How clams help determine at-risk ecosystems

Findings from a new study published in the journal Environmental Pollution show that clams can act as a litmus test for ecological risks of plastic pollution.

Researchers in China discovered microplastics in Asian clams in the Yangtze River to be representative of microplastic pollution in the river’s ecosystems.

“The levels of microplastics in the Asian clam can serve to track the amount of microplastics that may be available to marine animals of a similar size,” say the authors. “From an ecological perspective, Asian clams can provide a snapshot of what can be ingested across a large area.”

Microplastics are tiny plastic particles that are smaller than 5mm—or about the width of a pencil.

These small particles were detected at high levels in 96% of Asian clams sampled. At these levels, researchers say, habitat contamination and transfer to other organisms is likely.

Clams were chosen as “indicators” of microplastic pollution because they are filter feeders—essentially acting as a strainer trapping food and other small particles in water.

Along with clams, sediment and water were collected for microplastic analysis at 21 sites along the Yangtze river. Within those study areas, three different ecosystems were selected: lakes, rivers, and estuaries—transition zones where saltwater meets freshwater.

To isolate microplastics, the researchers used a series of elaborate filters, nets, and vacuums.

Levels of microplastics varied greatly across the three ecosystems. Rivers contained higher levels, which could be attributed to lower water volume, or even proximity to industrial plants.

“Some of the rivers are located in urban areas and receive more wastewater than lakes,” the authors say. “Sediments in river drainage areas are also likely hotspots for microplastics.”

Microplastics are ubiquitous in marine environments. These particles have pervaded every marine ecosystem in the world. Plastic pollution found in marine animals has ran the gamut from sea birds, sea snakes, and sea turtles to penguins, seals, and sea lions.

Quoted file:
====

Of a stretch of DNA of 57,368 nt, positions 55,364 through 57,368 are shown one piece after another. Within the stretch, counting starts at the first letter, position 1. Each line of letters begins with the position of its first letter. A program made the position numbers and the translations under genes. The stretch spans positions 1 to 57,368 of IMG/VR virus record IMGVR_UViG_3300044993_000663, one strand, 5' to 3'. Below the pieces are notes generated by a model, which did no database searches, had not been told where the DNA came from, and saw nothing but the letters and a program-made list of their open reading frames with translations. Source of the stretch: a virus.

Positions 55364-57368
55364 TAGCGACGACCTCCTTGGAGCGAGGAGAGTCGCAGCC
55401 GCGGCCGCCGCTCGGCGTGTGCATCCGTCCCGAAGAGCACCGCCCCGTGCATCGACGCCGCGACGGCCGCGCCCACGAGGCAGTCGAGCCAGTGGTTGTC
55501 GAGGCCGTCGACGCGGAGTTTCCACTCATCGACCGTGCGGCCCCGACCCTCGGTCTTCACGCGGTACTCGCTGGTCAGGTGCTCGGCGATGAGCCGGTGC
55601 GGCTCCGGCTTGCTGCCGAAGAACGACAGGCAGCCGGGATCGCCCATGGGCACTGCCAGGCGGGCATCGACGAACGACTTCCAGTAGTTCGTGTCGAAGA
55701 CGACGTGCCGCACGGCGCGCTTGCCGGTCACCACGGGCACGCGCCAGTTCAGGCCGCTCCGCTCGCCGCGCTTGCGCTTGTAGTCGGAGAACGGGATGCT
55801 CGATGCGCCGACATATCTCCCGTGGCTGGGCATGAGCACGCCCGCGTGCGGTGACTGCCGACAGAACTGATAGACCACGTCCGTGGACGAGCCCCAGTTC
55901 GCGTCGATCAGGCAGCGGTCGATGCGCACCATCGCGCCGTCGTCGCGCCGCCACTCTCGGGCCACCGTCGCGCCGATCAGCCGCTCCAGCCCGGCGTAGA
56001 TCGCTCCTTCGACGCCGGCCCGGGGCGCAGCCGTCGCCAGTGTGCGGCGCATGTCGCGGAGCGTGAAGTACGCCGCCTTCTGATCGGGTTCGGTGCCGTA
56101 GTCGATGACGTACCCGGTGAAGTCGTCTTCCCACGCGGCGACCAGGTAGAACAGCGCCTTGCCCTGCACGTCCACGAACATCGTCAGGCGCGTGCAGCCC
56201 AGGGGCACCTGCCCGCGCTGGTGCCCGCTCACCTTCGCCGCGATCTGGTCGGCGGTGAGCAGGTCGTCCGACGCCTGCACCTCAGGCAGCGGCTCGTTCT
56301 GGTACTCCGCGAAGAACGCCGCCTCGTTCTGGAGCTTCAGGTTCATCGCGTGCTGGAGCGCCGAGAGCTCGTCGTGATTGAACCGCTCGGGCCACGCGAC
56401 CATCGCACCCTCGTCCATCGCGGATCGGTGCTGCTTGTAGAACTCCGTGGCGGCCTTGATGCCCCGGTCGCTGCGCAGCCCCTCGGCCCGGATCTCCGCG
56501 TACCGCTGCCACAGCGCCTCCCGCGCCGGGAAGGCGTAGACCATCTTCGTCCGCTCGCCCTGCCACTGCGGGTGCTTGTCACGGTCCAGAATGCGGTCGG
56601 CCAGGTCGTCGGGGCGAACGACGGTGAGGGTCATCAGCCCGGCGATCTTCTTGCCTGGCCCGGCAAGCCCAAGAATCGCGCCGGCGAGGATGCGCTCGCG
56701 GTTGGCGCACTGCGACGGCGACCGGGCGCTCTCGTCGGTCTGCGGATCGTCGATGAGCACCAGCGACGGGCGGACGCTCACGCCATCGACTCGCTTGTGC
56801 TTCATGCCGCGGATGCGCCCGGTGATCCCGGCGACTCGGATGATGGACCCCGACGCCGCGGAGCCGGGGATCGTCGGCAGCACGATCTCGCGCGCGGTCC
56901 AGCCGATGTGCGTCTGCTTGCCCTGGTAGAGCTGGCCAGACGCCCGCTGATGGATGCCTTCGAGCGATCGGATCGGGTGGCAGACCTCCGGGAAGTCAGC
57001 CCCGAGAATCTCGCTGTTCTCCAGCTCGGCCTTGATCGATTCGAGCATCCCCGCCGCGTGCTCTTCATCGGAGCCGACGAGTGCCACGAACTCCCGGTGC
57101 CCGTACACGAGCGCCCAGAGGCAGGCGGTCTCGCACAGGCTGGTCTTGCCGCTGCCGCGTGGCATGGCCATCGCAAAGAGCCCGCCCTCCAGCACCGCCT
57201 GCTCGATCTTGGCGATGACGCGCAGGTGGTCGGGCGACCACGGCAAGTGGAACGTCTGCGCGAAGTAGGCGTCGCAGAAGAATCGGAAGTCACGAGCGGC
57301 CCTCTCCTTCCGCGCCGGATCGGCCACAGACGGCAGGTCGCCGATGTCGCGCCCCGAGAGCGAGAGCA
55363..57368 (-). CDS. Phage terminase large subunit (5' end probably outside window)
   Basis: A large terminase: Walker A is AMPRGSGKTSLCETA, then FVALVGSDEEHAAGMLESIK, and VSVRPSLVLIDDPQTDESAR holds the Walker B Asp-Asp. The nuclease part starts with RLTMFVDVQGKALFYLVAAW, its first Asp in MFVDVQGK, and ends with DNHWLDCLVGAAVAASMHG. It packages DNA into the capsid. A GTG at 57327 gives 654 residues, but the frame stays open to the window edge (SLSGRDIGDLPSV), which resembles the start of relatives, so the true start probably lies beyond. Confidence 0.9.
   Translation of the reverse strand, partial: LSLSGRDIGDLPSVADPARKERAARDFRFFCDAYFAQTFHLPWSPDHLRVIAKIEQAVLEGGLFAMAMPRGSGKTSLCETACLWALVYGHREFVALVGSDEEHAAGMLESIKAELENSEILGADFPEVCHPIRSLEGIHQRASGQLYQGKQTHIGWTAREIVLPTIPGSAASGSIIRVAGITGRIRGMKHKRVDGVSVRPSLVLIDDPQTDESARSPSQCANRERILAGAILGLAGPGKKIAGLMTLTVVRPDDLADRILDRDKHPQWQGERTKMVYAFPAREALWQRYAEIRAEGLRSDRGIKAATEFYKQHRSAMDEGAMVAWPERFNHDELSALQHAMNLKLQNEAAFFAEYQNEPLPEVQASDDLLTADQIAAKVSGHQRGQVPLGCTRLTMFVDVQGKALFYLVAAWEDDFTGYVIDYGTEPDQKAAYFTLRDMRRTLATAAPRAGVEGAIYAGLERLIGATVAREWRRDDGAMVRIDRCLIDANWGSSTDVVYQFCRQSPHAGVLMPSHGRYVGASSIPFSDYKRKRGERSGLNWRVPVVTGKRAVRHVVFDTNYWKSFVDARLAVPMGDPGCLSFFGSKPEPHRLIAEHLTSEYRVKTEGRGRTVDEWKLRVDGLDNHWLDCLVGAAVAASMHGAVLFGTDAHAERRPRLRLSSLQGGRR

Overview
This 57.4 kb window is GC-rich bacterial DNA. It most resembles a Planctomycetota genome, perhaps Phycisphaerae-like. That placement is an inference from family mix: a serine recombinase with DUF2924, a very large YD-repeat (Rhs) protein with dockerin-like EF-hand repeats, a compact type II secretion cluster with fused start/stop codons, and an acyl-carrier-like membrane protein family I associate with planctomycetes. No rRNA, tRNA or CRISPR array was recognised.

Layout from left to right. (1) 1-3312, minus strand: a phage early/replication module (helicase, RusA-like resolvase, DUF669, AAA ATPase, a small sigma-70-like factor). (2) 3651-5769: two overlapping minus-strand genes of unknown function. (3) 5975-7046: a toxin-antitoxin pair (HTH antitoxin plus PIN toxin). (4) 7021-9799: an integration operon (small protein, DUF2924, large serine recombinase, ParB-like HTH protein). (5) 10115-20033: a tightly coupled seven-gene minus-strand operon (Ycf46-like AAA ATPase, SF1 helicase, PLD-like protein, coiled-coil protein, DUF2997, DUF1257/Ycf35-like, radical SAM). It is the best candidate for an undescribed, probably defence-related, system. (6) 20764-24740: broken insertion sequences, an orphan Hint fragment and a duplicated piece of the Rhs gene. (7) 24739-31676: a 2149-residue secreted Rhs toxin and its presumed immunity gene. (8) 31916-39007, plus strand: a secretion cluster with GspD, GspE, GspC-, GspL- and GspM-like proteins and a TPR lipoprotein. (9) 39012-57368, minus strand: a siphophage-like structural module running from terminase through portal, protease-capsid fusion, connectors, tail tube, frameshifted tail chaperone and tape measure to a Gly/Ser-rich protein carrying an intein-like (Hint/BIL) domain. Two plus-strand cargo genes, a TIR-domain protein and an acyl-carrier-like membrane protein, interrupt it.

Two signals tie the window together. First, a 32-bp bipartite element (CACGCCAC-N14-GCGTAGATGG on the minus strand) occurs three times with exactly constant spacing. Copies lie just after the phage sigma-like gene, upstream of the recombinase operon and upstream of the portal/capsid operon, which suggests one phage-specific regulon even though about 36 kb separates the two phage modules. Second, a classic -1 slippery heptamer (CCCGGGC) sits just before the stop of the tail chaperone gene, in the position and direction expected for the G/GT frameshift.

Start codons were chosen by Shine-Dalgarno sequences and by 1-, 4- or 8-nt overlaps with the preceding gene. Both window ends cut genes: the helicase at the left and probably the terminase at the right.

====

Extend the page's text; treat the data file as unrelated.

The extent of microplastic pollution in freshwater systems—like lakes and rivers—is less clear. However, recent studies are beginning to paint a bigger picture.

A few months ago, scientists in Germany discovered that rivers are responsible for a considerable amount of marine plastic pollution—with rivers in Asia being a heavy contributor.

Although this pollution can seem distant to humans, we are not isolated from it. Shellfish, such as the Asian clam, are a source of nutrition for billions of people, and are widely consumed throughout China. People typically eat clams without removing the digestive tract. As a result, the contents of a clam’s stomach—and plastics within it—become the contents of the consumer’s stomach. Ingestion of these microplastics is a possible health risk and has been shown to cause inflammatory reactions.

“Few studies have determined the level of microplastics exposure from freshwater shellfish consumption,” say the researchers of the current study. “So, it will be valuable to set the baseline for microplastic consumption by humans. Potential human health risks should not be ignored.”


Author: Taylor Lyon

I am a freelance science writer with an emphasis in global health and environmental news. 
I'm currently pursuing a Master's degree in global environmental health at the University of California, Berkeley. 
I am based in Berkeley, California.

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